Eye Health

30 November 2012

Why ageing eyes struggle to read

The way people read changes as they age and helps explain why seniors have trouble reading fine print, a new study says.

The way people read changes as they age and helps explain why seniors have trouble reading fine print, a new study says.

Researchers at the University of Leicester in England measured eye movements in young adults (ages 18 to 30) and seniors (65 and older) as they read lines of text that were digitally manipulated in different ways. For example, sometimes the text was blurred and sometimes the features of individual letters were sharply defined.

Young adults found it easier to read the lines of text when fine visual detail was present, but seniors found it easier to read more blurred text, according to the study, recently published in the journal Psychology and Aging.

What the results mean

These results support the theory that older adults use a different reading strategy than younger adults and that they rely more on general cues, such as word shape, to discern the identities of words, the researchers said.

They added that their findings could lead to new ways to combat reading problems in seniors.

"The findings showed that the difficulty older readers often experience is likely to be related to a progressive decline in visual sensitivity, particularly for visual detail, due to optical changes and changes in neural transmission even in individuals with apparently normal vision," study author Kevin Paterson said in a university news release.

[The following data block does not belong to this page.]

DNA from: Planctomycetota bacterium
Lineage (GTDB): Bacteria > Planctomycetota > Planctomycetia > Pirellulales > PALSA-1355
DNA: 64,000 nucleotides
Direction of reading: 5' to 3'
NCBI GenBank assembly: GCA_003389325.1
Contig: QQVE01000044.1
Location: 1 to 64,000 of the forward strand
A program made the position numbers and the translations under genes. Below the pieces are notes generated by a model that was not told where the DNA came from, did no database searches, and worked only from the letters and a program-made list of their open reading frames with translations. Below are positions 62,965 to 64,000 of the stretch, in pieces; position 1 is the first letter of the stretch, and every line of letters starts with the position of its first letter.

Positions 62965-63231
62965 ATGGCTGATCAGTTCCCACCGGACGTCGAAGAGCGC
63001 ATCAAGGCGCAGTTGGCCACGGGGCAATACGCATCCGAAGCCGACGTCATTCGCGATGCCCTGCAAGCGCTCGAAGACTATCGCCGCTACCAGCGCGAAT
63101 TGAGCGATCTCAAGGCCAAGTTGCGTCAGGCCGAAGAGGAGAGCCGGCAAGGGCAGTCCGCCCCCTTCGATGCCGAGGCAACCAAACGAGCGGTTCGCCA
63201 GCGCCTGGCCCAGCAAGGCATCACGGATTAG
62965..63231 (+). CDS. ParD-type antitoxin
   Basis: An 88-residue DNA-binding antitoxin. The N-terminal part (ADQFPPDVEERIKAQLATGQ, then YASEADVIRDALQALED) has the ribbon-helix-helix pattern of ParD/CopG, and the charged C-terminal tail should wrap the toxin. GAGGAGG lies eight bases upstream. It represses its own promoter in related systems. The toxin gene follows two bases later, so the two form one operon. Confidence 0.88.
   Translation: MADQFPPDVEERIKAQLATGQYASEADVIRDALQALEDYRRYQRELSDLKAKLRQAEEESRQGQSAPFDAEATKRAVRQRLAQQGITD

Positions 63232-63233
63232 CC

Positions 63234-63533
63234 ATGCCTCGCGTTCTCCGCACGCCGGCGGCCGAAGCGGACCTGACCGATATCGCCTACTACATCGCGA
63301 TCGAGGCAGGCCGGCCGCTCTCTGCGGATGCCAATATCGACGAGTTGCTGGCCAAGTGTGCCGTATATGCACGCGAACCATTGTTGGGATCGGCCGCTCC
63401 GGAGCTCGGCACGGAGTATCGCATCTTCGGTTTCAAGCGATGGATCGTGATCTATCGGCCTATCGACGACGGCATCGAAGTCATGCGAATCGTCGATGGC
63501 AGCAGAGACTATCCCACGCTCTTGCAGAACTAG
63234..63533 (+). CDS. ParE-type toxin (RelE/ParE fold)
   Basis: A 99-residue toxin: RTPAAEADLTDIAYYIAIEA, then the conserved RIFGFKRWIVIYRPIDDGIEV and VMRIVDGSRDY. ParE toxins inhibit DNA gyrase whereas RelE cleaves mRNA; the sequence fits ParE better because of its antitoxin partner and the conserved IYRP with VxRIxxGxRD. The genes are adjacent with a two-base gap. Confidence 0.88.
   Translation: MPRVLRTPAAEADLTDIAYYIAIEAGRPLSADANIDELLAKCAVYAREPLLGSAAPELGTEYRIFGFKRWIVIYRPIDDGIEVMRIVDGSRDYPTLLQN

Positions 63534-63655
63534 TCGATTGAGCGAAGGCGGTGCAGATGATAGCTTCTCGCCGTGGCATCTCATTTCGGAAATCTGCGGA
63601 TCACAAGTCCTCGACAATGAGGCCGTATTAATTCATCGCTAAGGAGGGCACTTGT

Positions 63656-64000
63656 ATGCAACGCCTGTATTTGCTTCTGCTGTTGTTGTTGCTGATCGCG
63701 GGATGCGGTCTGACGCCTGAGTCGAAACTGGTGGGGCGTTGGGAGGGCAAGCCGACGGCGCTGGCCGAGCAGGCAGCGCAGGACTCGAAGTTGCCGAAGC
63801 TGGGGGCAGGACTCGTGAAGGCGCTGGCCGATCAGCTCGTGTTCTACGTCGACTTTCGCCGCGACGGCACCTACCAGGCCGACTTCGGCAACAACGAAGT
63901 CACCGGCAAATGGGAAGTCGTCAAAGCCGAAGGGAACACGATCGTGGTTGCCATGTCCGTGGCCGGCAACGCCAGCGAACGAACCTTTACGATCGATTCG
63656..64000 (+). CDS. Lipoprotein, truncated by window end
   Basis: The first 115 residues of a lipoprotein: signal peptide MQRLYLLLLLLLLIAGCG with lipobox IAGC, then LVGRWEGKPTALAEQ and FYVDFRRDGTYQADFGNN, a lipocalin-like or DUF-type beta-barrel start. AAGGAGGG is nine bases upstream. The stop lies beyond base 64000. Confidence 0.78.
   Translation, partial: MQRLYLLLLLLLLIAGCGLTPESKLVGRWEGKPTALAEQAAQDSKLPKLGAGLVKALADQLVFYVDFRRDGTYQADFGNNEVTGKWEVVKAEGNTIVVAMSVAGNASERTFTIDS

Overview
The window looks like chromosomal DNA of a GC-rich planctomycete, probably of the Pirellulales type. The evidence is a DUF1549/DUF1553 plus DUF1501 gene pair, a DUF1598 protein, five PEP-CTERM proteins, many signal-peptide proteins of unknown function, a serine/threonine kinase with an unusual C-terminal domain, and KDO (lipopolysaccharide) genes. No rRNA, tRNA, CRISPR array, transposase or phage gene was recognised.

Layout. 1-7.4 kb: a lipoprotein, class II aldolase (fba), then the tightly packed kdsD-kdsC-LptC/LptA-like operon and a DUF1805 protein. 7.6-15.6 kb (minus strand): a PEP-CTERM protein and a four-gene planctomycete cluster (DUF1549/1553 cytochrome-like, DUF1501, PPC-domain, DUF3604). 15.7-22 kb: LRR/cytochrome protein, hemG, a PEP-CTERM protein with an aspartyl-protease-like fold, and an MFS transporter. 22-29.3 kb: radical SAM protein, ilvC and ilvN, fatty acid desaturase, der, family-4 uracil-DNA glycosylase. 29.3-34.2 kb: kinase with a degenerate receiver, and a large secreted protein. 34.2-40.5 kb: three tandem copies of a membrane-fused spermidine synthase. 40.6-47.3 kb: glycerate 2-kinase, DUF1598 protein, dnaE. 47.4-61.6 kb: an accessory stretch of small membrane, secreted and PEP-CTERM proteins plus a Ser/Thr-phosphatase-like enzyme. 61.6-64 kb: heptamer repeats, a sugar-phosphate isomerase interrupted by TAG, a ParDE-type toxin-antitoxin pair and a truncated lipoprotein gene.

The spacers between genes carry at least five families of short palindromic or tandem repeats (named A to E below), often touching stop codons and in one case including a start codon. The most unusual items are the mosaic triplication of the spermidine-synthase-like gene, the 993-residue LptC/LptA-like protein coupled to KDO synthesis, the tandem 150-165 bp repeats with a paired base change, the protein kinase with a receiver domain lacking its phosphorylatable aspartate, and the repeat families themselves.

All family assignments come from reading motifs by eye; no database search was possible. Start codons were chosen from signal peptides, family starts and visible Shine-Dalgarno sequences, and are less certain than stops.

"However, the findings also showed that older readers comprehended text just as accurately as younger readers," he added. "Consequently, although normal aging clearly leads to important changes in reading behavior, it seems that adaptive responses to the changing nature of the visual input may help older adults to read and understand text efficiently well into later life."

Read more:
When you grow older

More information

The U.S. National Institute on Aging has more about aging and your eyes.

(Copyright © 2012 HealthDay. All rights reserved.)


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Megan Goodman qualified as an optometrist from the University of Johannesburg. She has recently completed a Masters degree in Clinical Epidemiology at Stellenbosch University. She has a keen interest in ocular pathology and evidence based medicine as well as contact lenses.

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